Jamie LaReau:

Lithia Motors Inc. is testing technology dubbed The Sales Evolution in three dealerships. In December, AutoNation Inc. launched its AutoNation Express in South Florida. That initiative converts the company’s websites from informational to transactional and aims to make buying a car more like purchasing other products online.
 Penske worked with various vendors to develop the software, and tested it for eight months, Mulcahey said. Penske launched the pilot last week on the website of Audi Tysons Corner in Vienna, Va., one of the Washington-area stores.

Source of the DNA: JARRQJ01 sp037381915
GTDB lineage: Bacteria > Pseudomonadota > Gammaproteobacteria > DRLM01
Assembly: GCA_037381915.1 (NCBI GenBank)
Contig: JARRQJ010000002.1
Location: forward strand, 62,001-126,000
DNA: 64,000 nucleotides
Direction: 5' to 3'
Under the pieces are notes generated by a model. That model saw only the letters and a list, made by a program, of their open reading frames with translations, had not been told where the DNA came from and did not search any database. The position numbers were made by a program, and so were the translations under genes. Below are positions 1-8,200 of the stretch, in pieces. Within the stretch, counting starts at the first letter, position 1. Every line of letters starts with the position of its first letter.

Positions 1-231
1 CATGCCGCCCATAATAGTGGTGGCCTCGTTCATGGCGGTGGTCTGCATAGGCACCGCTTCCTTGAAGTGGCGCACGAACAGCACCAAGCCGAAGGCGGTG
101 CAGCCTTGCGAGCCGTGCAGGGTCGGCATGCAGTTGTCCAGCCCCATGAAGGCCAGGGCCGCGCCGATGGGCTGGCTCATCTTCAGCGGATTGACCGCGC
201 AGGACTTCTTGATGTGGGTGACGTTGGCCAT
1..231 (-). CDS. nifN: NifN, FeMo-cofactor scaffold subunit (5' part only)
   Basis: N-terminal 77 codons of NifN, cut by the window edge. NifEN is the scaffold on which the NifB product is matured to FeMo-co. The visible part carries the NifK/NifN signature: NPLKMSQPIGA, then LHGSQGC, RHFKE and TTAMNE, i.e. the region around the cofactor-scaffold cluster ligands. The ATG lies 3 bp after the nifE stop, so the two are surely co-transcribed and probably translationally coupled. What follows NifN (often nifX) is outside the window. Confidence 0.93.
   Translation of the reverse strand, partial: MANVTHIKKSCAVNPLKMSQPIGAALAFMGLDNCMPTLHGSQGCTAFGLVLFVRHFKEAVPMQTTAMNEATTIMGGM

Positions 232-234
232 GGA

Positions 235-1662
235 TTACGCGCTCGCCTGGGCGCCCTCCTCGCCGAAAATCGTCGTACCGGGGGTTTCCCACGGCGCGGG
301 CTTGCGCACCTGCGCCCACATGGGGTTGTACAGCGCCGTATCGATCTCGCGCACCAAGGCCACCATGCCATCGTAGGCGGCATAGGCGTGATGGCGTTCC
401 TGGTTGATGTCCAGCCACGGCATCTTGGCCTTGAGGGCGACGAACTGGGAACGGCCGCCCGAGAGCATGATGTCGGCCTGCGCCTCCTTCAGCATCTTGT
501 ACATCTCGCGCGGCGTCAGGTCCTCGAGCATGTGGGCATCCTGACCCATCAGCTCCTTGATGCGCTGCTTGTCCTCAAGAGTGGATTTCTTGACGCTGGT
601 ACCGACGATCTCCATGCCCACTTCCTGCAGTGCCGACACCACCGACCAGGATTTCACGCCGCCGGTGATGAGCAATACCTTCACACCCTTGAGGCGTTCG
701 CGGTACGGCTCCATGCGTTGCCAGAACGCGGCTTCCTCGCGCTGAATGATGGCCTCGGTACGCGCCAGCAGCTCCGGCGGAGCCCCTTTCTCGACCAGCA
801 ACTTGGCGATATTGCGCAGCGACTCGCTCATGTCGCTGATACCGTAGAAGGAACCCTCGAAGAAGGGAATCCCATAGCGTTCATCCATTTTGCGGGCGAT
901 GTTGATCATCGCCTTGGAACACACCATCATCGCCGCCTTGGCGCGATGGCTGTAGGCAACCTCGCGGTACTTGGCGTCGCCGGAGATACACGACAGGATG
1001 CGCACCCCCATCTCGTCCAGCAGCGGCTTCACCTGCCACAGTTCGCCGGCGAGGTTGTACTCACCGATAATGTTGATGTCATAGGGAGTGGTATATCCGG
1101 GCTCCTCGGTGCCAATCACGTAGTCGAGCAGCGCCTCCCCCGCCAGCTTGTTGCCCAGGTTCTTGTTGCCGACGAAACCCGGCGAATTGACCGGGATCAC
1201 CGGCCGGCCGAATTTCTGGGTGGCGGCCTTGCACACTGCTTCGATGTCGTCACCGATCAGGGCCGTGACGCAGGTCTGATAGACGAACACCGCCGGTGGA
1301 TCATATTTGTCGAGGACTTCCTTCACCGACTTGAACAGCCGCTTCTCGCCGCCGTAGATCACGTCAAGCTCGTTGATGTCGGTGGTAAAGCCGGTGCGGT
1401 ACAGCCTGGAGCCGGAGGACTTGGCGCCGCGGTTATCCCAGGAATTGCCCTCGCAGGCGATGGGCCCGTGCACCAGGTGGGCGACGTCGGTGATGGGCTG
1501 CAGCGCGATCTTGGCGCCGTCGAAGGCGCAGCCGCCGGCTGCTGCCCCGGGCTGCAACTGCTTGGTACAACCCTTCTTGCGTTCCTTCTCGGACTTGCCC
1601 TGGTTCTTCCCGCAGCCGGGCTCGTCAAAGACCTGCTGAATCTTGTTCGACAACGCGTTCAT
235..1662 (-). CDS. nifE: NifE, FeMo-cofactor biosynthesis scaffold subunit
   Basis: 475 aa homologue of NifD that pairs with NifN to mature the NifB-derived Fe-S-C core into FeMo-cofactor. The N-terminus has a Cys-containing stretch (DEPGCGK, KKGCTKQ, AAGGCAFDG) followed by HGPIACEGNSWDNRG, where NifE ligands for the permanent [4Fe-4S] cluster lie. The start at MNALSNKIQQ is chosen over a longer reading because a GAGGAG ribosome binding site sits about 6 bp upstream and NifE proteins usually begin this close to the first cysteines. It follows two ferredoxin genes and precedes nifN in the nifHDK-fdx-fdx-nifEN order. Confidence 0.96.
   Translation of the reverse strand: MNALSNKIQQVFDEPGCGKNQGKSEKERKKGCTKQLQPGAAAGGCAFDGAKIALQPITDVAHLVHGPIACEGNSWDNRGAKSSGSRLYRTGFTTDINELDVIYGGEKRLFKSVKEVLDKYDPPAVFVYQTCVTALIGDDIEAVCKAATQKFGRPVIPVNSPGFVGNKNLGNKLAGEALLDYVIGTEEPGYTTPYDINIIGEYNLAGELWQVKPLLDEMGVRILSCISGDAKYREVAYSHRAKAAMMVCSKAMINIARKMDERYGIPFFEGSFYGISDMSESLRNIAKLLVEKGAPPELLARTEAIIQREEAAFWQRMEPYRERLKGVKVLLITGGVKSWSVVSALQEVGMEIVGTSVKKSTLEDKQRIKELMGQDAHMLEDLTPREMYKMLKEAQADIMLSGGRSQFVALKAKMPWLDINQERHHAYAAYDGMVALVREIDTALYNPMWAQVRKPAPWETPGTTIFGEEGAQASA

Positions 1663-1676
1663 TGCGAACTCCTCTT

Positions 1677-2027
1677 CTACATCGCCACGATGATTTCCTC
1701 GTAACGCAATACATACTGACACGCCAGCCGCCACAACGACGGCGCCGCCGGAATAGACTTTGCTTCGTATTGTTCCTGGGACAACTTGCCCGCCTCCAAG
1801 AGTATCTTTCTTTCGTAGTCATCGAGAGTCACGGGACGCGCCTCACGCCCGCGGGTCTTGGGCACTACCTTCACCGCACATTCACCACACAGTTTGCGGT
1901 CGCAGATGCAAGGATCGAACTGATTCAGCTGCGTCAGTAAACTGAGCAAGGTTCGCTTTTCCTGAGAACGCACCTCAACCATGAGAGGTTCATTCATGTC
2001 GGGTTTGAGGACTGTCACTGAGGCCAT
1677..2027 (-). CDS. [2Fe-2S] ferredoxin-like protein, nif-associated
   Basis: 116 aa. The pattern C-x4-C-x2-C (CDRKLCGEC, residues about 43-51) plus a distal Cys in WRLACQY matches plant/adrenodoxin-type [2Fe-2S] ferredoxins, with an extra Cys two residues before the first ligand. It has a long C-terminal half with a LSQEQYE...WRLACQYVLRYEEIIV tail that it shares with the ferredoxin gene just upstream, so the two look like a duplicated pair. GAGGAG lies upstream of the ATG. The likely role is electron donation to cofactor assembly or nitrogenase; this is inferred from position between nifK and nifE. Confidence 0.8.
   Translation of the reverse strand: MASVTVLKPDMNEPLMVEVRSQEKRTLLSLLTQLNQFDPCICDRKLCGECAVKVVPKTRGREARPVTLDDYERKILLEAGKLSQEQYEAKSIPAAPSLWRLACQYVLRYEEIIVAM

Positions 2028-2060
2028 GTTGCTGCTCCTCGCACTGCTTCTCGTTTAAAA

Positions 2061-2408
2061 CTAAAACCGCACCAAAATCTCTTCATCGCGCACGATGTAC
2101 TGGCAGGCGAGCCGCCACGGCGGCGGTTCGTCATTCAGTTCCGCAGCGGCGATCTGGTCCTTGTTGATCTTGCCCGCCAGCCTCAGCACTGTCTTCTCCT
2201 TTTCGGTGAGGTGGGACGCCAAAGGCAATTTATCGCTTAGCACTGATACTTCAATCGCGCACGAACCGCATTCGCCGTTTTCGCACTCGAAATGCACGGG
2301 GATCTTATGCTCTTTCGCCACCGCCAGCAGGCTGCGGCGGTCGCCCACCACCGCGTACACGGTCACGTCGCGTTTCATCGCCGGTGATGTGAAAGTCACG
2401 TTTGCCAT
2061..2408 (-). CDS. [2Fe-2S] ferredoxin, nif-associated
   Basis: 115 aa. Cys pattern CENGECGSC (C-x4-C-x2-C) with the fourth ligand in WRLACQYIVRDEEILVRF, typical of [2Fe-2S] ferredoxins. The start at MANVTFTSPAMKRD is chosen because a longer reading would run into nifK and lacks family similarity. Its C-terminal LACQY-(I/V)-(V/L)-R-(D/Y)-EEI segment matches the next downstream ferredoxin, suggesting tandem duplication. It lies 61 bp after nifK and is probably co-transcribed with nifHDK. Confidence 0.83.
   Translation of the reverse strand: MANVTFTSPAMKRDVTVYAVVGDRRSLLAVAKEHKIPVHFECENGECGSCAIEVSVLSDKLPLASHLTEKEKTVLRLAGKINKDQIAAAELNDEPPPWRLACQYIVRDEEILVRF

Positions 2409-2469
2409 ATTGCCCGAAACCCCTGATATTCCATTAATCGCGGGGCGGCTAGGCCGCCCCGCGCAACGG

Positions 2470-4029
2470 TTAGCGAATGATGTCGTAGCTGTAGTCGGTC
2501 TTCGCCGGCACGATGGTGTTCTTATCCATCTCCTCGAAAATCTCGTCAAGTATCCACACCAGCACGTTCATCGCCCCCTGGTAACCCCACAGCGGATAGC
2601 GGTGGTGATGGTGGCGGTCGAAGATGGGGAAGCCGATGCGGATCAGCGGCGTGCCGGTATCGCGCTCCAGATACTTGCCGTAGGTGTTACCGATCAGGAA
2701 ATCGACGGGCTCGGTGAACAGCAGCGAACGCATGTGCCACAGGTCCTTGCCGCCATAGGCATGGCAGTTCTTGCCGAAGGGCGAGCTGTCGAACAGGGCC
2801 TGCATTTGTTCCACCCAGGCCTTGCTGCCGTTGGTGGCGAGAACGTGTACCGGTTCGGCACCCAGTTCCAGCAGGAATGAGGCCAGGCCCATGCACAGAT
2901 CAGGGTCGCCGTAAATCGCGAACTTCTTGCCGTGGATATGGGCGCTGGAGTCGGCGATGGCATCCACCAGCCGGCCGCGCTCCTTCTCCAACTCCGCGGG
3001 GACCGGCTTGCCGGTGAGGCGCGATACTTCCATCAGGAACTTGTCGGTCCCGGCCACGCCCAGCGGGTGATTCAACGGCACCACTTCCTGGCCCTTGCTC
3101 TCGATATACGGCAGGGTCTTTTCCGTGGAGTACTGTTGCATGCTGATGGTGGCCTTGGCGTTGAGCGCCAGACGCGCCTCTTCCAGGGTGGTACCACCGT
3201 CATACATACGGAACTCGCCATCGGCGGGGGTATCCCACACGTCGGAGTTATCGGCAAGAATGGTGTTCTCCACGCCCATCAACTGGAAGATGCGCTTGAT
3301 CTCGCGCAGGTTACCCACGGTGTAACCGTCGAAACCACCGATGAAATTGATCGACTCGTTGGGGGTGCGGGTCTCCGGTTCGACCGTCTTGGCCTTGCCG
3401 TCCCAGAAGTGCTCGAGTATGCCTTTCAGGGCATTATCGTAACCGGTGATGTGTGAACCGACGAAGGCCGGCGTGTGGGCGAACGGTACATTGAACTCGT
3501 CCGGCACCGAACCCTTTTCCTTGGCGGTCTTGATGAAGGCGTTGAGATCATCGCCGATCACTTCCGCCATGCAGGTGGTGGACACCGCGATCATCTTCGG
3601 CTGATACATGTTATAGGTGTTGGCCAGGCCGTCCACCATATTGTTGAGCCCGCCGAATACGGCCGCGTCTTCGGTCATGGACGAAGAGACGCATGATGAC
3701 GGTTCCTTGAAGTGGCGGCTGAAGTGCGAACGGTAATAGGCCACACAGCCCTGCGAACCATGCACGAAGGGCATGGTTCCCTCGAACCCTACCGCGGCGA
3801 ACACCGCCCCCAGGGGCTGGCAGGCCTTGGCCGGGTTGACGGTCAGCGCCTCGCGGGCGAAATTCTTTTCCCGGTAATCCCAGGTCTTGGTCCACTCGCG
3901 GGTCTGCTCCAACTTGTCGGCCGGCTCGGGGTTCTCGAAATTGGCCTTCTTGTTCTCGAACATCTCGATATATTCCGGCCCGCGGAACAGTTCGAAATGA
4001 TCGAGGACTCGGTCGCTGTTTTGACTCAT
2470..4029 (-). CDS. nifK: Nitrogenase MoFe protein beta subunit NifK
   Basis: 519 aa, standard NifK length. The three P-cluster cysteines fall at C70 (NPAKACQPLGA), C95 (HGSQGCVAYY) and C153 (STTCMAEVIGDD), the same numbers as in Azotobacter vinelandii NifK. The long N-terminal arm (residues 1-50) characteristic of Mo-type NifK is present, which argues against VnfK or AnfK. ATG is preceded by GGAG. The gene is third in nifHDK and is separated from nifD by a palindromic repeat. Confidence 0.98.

Here’s how it works.
 Say a customer on the store’s website clicks on an A4 sedan. All new Audi A4s in stock appear with their sticker prices. If the customer then clicks on the Preferred Purchase icon to the right of the A4 photos, a menu appears, offering several options: chat with a sales associate, connect with the dealership via phone or proceed with online options, such as getting an instant trade-in value estimate, exploring payments or getting loan preapproval.
 There’s still human involvement. Even if a customer wants to do as much of a purchase as possible online, the store still has to send documents to be signed, physically evaluate the value of a trade-in, have a staffer present finance and insurance options by phone or in person and make arrangements for delivery at the store or elsewhere.